This is really true of all forms of social media, though in different ways – it’s true of blogging, of tweeting, and even true of static publication of fixed content on the web, even if you password protect it. People are social animals, the web is inherently social, and you might retain copyrights to some material, but even that is mitigated somewhat through Fair Use provisions. Publishing is, inherently, now, a conversation. And even if you limited your publishing to paper formats, they just wind up on the web now, and so pass through all the aforementioned social networks. So two things: 1. this is actually good. and 2. you can actually adapt to it, and be better for it.

The best advice is to develop the most tolerant, and open attitude possible to radically different ideas, attitudes, styles, and perspectives, and the thickest skin possible, because web 2.0 (the social web) is a genie that’s out of the bottle, and it’s never, never going back in. Now we all just have to figure out how to deal with one another. We’ll make mistakes to be sure, and we’ll piss one another off, or give offense, or wish the other person didn’t have a say, but now everyone has a say – no one really gets excluded. Most of us, who have actually built much of our social ethos and political views around the growth of social networking, actually view these changes as the most promising innovation for peace, liberty, and democracy (or progressivism, or whatever you’d like to call the individual empowerment of everyone), since the New Testament.

Now, we all get to live in a community space, and make use of community property. It’s a bit like Central Park in New York City – all of it is for all of us. The recording companies and movie industry, and eventually the publishing industry will one day find it quite clear – the kind of space and property they are interested in are getting redefined in social terms as well. In the future, folks, nothing that matters is merely yours, or wholly mine. Nothing. Not space, and not property. If nothing else, the environmental requirements of human survival will ensure that – including not only ecological ones but also social requirements – the need to accommodate increasing populations with dramatically increased mobility and interests (a result of increased wealth) – without resorting to war, for example. And one day we will figure out that war doesn’t lend us more stability, but less. We just haven’t caught up with the new reality yet. Facebook is one of the social networks that presages those fundamental changes in human society. Make no mistake: the social networking revolution is every bit as significant as the industrial revolution, if not moreso.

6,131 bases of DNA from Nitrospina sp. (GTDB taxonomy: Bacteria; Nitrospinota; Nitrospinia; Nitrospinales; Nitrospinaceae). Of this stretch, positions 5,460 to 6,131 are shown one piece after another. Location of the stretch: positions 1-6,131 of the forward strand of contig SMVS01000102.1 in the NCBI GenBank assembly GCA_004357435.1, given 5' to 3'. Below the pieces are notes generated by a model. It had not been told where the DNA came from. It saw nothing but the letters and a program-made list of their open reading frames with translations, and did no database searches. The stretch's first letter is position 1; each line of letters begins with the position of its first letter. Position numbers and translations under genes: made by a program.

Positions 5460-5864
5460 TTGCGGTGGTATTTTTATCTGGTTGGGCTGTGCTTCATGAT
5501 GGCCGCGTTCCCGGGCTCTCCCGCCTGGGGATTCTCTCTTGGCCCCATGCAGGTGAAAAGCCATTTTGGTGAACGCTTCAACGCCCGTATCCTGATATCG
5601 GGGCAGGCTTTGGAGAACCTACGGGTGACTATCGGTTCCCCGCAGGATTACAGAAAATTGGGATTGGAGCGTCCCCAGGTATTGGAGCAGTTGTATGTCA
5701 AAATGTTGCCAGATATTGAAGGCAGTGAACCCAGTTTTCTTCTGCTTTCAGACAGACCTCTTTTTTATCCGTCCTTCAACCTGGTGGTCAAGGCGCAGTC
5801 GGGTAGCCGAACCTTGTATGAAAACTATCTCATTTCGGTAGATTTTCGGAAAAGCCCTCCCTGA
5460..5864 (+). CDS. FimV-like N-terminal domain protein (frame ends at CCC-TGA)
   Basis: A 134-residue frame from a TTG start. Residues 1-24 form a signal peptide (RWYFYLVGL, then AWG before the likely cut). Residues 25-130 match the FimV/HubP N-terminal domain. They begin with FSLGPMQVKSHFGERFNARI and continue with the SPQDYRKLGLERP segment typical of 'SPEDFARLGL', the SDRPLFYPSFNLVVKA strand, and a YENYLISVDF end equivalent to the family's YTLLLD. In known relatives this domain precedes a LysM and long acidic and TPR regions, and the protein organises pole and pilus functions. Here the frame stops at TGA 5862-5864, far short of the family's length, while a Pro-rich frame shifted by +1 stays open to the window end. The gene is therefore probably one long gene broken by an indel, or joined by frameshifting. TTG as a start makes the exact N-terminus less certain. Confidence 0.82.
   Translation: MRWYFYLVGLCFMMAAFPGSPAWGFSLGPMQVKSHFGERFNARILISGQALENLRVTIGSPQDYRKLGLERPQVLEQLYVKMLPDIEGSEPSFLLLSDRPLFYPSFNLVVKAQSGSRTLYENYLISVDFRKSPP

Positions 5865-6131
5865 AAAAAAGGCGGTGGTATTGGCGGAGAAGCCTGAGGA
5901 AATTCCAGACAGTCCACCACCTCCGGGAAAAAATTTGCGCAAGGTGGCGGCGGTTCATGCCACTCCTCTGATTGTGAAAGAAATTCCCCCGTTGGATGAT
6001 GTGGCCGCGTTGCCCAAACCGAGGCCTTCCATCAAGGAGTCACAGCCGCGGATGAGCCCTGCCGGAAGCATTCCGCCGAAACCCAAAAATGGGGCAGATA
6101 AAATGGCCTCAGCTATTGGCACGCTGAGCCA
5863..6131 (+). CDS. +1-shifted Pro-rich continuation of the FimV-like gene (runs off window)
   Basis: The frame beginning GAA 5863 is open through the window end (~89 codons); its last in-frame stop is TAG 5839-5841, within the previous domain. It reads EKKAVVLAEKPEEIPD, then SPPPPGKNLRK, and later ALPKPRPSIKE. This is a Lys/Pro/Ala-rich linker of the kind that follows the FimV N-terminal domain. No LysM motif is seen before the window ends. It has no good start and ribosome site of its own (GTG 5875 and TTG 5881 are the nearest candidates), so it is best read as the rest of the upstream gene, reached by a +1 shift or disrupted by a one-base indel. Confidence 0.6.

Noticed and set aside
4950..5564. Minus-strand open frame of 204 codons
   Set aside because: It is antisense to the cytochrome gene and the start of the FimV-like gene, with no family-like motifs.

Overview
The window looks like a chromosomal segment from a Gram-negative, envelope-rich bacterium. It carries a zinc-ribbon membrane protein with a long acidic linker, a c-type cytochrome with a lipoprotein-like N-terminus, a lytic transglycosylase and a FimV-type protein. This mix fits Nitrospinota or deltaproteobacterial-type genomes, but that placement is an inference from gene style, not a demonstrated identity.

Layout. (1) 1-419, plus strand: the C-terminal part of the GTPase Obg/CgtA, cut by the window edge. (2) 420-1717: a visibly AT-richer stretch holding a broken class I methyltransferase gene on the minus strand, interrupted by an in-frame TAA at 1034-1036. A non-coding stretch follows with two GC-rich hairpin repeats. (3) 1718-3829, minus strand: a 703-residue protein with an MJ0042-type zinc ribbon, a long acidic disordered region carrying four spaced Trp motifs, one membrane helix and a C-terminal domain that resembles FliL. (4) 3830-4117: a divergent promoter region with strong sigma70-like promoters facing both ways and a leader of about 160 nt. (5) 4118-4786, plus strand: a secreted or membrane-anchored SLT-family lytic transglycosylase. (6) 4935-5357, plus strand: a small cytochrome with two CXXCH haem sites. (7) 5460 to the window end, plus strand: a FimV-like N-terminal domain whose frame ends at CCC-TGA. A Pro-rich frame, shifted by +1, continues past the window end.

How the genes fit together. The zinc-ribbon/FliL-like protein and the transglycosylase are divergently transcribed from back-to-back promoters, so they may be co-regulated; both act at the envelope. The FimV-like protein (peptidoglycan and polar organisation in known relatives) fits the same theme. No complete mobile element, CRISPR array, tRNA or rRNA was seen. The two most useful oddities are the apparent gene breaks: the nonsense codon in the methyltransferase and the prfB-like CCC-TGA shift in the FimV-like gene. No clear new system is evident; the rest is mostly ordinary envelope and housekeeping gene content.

And don’t worry about these things – it’s good. It’s OK to have some concerns about privacy, property, and space – we all need some form of that in some doses, but not the kind lavished on us in a pre-industrial, agrarian Old West. We don’t live in that environment anymore and, instead of being scared, the successful will figure out how it can be immensely beneficial (it’s one of the reasons, we’re in this business of social media marketing). Absolute privacy is for someone who never leaves their mom’s basement. Social networks are about entering the world of other, wildly diverse, people. In social media, we give up that one thing that the old way taught us to desire in maximum quantity – control. We just don’t have it anymore. And life will be better, because of that. See you in Facebook, where you’ll find this article, and can like, repost, or comment, and there’s really nothing we can do about it, and we like that a lot.

Note on blocking: there is the ability to ‘block’ the total existence of someone, more or less, except then you will still see some discussion they are in, and even allusions to things from their wall, but a blank space will be inserted for their name, so you don’t know where the original post occurred, and you’ll still see the responses to that person, just not their part of the discussion (sort of like hearing one side of a phone conversation). There may be cases in which this is the right move, but it also means you aren’t really hearing everything that’s being said and, if you care about the potential subject matter enough to be connected to the friends they are talking to, you might actually want to be aware of the other half of the conversation. Still, the feature does exist, and it’s a personal choice.

Daniel DiGriz

Daniel DiGriz is a corporate storyteller and Digital Ecologist® at MadPipe, which provides creative direction, marketing leadership, and campaign direction for firms that want a stronger connection with their audience. A Digital Ecologist® applies strategic principles from both natural and digital ecologies to help organizations thrive across multiple ecosystems. Daniel hosts podcasts, speaks at conferences, and his ideas have appeared in Inc, SmartBlog, MediaPost, Forbes, and Success Magazine.